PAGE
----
Cut the monitor cable as far down as you can you want as much cable as you can get to work with.
Again you must cut back the outer layer of plastic to get at the wires.
You will not have to map these wires as they are all color coded the same as they are attached to the monitors circuit board.
Have a look at my picture for the way they were mapped on mine.
Twisting and Taping
Before you go any further, make sure that all your wires have at least 1 inch of bare metal sticking out at the ends. This means all wires on the VGA cable and on the monitors cable.
Now the rest is easy but please read on you might miss something.
First you will attach the ground wire as it is the only one with a little trick to it.
Find the wire you marked ground on the VGA cable and find the wire for ground on the Arcade monitor.
Here is the trick. You remember all the wire you had to pull back just to get at the wires in the VGA cable? Cut most of it off, but leave about 8 of the little wires attached, twist this wire with the ground wire that is also in the VGA cable. (This will kill any disturbance from outside the wire giving you a great clear picture.)
now twist together the VGA and Arcade monitor Ground wires. (make sure to twist them good and cover it with electrical tape)
now do the VSYNC and HSYNC wires. If there is only one SYNC wire coming from the arcade monitor then as I said before... just twist the 2 wires from the VGA cable together and then twist them together with the Arcade monitors Sync wire. (Remember to tape it up good)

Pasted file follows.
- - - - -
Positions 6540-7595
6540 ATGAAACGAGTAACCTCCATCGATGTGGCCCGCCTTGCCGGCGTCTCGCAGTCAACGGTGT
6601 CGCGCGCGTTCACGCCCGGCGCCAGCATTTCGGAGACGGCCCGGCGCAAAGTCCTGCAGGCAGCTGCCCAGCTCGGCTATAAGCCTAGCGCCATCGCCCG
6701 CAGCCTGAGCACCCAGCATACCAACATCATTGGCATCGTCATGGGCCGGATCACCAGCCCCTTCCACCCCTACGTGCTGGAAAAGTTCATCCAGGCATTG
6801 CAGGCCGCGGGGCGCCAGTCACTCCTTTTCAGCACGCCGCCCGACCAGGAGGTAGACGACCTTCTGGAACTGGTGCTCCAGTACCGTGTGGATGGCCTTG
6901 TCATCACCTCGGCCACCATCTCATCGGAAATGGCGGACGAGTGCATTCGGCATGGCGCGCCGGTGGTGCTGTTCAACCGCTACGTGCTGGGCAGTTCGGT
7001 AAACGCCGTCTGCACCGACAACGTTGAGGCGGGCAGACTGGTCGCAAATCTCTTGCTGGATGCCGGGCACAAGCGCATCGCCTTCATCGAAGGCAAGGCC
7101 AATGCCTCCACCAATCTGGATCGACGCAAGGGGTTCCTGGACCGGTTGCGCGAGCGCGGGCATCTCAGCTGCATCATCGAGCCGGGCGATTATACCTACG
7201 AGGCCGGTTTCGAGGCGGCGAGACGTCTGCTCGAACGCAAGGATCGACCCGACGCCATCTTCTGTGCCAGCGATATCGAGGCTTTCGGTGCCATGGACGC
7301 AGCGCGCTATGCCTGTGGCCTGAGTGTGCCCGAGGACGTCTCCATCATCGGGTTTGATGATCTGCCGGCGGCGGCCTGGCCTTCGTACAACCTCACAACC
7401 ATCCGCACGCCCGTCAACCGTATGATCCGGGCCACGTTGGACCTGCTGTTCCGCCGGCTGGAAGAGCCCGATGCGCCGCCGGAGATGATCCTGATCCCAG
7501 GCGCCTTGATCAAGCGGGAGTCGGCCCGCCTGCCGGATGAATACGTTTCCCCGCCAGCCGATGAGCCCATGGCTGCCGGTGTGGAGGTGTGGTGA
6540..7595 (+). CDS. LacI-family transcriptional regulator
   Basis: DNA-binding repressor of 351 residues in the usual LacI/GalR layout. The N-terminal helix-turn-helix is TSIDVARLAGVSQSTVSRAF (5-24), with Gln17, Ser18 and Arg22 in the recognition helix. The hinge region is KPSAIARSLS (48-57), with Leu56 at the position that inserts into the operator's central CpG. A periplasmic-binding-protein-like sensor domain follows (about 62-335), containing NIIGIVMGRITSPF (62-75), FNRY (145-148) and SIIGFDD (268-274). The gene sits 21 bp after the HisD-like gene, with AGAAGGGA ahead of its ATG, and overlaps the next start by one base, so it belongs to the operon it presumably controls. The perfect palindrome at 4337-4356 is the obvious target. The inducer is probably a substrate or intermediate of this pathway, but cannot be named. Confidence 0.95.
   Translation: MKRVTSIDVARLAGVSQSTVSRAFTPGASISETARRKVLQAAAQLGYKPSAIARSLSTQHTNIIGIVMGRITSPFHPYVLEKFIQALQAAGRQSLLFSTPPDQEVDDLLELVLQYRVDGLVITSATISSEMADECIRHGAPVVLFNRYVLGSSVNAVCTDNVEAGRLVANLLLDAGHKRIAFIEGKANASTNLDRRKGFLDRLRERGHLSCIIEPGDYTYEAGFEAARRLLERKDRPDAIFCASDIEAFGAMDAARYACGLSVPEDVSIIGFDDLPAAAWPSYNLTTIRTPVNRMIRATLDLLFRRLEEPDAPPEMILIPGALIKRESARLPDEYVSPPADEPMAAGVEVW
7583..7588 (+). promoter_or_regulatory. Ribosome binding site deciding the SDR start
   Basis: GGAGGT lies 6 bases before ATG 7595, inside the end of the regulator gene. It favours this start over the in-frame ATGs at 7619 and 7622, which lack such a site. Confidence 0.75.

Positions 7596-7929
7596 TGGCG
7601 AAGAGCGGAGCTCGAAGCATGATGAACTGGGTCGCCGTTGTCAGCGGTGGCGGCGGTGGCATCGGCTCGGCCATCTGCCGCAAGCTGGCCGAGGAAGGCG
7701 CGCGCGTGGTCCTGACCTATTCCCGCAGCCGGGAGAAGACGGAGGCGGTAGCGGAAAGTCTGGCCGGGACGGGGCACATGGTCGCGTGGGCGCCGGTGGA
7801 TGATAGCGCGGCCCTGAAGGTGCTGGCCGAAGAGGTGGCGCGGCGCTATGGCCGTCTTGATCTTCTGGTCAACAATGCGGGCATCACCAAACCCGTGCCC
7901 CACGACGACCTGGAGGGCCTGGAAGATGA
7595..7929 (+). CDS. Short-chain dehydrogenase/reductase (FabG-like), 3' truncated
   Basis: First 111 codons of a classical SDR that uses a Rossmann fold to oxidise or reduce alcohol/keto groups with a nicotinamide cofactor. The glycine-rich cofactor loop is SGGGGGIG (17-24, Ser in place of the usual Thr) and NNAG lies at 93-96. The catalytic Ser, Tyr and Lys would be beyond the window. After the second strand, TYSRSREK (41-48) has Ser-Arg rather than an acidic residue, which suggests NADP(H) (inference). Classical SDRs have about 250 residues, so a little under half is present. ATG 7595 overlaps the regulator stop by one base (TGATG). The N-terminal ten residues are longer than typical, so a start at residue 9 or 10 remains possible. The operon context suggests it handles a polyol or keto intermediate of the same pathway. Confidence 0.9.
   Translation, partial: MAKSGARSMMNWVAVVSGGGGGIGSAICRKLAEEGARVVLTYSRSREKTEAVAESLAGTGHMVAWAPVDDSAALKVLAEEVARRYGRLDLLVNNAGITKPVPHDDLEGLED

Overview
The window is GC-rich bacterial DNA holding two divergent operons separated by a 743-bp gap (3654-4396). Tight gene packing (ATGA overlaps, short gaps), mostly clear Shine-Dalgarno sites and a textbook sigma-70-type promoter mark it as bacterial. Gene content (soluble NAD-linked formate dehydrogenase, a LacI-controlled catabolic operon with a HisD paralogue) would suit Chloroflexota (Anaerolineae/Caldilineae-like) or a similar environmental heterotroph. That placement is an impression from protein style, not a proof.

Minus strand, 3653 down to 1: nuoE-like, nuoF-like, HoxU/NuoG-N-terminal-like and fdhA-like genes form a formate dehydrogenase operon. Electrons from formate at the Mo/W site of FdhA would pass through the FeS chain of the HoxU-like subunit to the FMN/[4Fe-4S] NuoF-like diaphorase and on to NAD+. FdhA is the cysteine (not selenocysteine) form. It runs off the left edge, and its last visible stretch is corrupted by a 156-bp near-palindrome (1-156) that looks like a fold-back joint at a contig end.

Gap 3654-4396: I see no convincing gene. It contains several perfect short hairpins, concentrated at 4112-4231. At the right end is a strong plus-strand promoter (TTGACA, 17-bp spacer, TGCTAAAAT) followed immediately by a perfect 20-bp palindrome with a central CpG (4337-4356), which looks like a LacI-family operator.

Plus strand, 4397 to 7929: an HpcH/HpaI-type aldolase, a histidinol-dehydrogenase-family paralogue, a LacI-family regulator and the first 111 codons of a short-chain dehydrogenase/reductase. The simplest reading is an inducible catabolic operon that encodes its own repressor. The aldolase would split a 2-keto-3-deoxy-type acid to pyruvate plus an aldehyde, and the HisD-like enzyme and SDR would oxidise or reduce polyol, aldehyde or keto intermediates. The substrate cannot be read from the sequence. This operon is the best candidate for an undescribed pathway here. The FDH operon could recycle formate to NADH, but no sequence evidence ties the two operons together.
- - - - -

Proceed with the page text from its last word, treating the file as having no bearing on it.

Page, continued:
Finally attach the red , green, and , blue wires all separately to the red, green, and blue wire of the arcade monitor. ( Don't forget to wrap each one separately in electrical tape or you won't get any picture at all).
Now that all the little wires that needed to be connected are all connected and taped up individually. you can now test the cable.
From here you can just plug the VGA cable into your computers video card and start up as long as you have a special front-end running that can output to an arcade monitor. ( I use ArcadeOS with the video output set to "1" which is special for arcade monitors)
Your screen is off center or rolling.
After you attach this arcade monitor to the computer you will have to make some adjustment s to the dials in the back as the monitor is not set up for the weird signal it is now getting sent to it.
Colors are all mixed up
If your video card can't support the right colors (like the cheap 1 meg Cirrus Logic ISA I was using at first) then most of the colors will look odd or there might even be color replacement like instead of black there is a shade of red. Try a different video card.
No picture at all
Not sure. there must be many different kinds of arcade monitors out there but the 20 or so that I've seen were all just about the same.
You were electrocuted and are now dead
Sorry. I can't take responsibility for what happens to you while you are undertaking this project. These Tutorials are here for my own sake. If you happen to be following them then you do so at your own risk.
Have fun. I know I did while I was fooling around with My Arcade project.
And please be careful, I had my dad discharge the monitor for me so I wouldn't kill myself. I suggest you do the same and ask someone for help if you are unsure about what you are doing when it comes to monitors.